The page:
Free will and neuro-ethics

last updated August 18, 2013


Free Will as Part of Nature: Habermas and His Critics

a special issue of Philosophical Explorations:  An International Journal of the Philosophy of Mind and Action 10:1 (March 2007), edited by Joel Anderson


Joel Anderson, "Introduction:  Free will, neuroscience, and the participant perspective"  Download the PDF here

Author Posting. (c) Taylor & Francis, 2007.  This is the author's version of the work. It is posted here by permission of Taylor & Francis for personal use, not for redistribution. The definitive version was published in Philosophical Explorations, Volume 10 Issue 1, March 2007.  doi:10.1080/13869790601170094 (

Lead Article (which can be downloaded for free from the publisher's website):

Jürgen Habermas, “The Language Game of Responsible Agency and the Problem of Free Will:  How Can Epistemic Dualism Be Reconciled with Ontological Monism?” (trans. Joel Anderson)  Link to download page

Commentaries on Habermas's essay:

  1. Randolph Clarke, "The Appearance of Freedom"

  2. Michael Quante, "Habermas on Compatibilism and Ontological Monism: Some problems"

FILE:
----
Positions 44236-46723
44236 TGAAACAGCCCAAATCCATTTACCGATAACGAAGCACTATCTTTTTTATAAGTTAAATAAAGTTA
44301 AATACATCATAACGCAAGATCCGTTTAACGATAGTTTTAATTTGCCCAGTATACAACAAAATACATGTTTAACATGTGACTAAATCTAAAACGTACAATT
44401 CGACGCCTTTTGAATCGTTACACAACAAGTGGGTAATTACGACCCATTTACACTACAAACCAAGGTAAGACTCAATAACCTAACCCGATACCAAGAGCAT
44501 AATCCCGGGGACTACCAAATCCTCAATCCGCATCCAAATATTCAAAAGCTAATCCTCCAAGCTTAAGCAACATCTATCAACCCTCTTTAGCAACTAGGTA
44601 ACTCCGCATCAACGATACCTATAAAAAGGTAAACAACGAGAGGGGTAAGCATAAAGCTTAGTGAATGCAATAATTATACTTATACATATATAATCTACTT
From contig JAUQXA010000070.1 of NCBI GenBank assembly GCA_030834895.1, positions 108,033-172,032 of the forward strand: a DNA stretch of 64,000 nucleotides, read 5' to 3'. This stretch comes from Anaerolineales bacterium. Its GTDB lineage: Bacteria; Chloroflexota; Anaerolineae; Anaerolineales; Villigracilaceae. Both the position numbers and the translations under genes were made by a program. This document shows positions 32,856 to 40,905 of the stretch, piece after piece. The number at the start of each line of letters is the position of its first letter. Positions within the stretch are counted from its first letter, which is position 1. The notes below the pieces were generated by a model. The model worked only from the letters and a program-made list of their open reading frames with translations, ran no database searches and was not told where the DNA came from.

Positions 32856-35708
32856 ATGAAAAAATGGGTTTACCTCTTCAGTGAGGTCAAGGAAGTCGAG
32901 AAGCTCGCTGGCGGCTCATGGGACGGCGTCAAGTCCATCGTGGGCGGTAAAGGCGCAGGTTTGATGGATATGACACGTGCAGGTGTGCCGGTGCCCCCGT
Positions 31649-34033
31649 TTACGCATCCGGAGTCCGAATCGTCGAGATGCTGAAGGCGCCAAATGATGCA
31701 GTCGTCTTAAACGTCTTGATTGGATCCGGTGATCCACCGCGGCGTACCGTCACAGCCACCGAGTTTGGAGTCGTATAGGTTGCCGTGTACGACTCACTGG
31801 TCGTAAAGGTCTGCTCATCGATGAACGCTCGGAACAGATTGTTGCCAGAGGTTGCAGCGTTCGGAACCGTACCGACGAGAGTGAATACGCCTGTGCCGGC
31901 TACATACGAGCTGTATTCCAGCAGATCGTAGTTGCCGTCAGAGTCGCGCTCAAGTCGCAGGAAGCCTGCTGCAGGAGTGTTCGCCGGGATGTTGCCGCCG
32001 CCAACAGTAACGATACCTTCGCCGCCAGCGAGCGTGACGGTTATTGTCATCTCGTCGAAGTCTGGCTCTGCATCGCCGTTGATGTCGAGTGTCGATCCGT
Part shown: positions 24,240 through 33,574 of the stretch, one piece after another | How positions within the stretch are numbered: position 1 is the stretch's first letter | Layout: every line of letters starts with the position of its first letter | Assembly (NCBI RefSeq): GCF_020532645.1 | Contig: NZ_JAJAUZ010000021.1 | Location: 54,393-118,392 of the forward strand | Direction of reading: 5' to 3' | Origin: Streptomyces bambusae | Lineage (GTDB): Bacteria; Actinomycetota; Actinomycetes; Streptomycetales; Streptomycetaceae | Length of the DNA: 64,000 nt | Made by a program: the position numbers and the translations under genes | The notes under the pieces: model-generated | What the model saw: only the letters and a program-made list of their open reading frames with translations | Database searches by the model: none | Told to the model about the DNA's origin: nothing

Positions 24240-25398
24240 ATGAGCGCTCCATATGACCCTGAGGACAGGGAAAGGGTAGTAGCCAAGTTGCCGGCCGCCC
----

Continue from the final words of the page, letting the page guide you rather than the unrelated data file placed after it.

3. John Searle, "Neuroscience, Intentionality and Free Will: Reply to Habermas"

  4. Timothy Schroeder, "Reflection, Reason, and Free Will"


  1. Jürgen Habermas, “Reply to Schroeder, Clarke, Searle, and Quante” (translated by Joel Anderson)

The current influence of physicalistic accounts of human mind, will, and action is problematic at a number of levels. In my view, one of the most compelling responses to this trend is the combination of Kant, Wittgenstein, and Pragmatism that one finds in the work of Peter Strawson, Robert Brandom, and Jürgen Habermas.  In several essays and the special issue of Philosophical Explorations described below I’ve tried to articulate the force of these approaches and the “engaged participant perspective” on which they are based.

I’ve also written an essay recently (published in Dutch) on Strawson and Habermas and their alternative to free-will scepticism, which is available here.